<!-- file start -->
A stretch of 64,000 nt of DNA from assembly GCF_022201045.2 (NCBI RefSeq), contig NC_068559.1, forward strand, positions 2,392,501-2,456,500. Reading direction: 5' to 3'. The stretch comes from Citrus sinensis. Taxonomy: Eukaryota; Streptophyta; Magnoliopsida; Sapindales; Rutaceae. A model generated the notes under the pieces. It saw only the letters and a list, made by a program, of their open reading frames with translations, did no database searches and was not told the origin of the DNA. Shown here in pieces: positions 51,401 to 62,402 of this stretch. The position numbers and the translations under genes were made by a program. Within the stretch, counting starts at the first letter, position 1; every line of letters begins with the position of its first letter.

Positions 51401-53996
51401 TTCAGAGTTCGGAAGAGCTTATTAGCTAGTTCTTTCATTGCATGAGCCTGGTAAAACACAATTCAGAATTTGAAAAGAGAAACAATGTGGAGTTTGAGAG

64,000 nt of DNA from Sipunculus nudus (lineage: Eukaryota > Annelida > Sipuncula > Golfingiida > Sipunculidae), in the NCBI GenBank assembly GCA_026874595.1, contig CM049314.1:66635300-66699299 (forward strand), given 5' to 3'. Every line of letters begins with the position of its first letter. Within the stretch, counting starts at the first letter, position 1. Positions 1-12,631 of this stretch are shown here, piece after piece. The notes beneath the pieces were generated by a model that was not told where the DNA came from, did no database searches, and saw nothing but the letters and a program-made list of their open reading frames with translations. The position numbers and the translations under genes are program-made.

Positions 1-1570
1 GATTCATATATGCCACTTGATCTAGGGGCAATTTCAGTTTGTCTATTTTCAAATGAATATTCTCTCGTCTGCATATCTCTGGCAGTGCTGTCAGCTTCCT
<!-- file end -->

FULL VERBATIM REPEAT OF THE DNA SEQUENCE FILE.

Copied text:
A stretch of 64,000 nt of DNA from assembly GCF_022201045.2 (NCBI RefSeq), contig NC_068559.1, forward strand, positions 2,392,501-2,456,500. Reading direction: 5' to 3'. The stretch comes from Citrus sinensis. Taxonomy: Eukaryota; Streptophyta; Magnoliopsida; Sapindales; Rutaceae. A model generated the notes under the pieces. It saw only the letters and a list, made by a program, of their open reading frames with translations, did no database searches and was not told the origin of the DNA. Shown here in pieces: positions 51,401 to 62,402 of this stretch. The position numbers and the translations under genes were made by a program. Within the stretch, counting starts at the first letter, position 1; every line of letters begins with the position of its first letter.

Positions 51401-53996
51401 TTCAGAGTTCGGAAGAGCTTATTAGCTAGTTCTTTCATTGCATGAGCCTGGTAAAACACAATTCAGAATTTGAAAAGAGAAACAATGTGGAGTTTGAGAG

64,000 nt of DNA from Sipunculus nudus (lineage: Eukaryota > Annelida > Sipuncula > Golfingiida > Sipunculidae), in the NCBI GenBank assembly GCA_026874595.1, contig CM049314.1:66635300-66699299 (forward strand), given 5' to 3'. Every line of letters begins with the position of its first letter. Within the stretch, counting starts at the first letter, position 1. Positions 1-12,631 of this stretch are shown here, piece after piece. The notes beneath the pieces were generated by a model that was not told where the DNA came from, did no database searches, and saw nothing but the letters and a program-made list of their open reading frames with translations. The position numbers and the translations under genes are program-made.

Positions 1-1570
1 GATTCATATATGCCACTTGATCTAGGGGCAATTTCAGTTTGTCTATTTTCAAATGAATATTCTCTCGTCTGCATATCTCTGGCAGTGCTGTCAGCTTCCT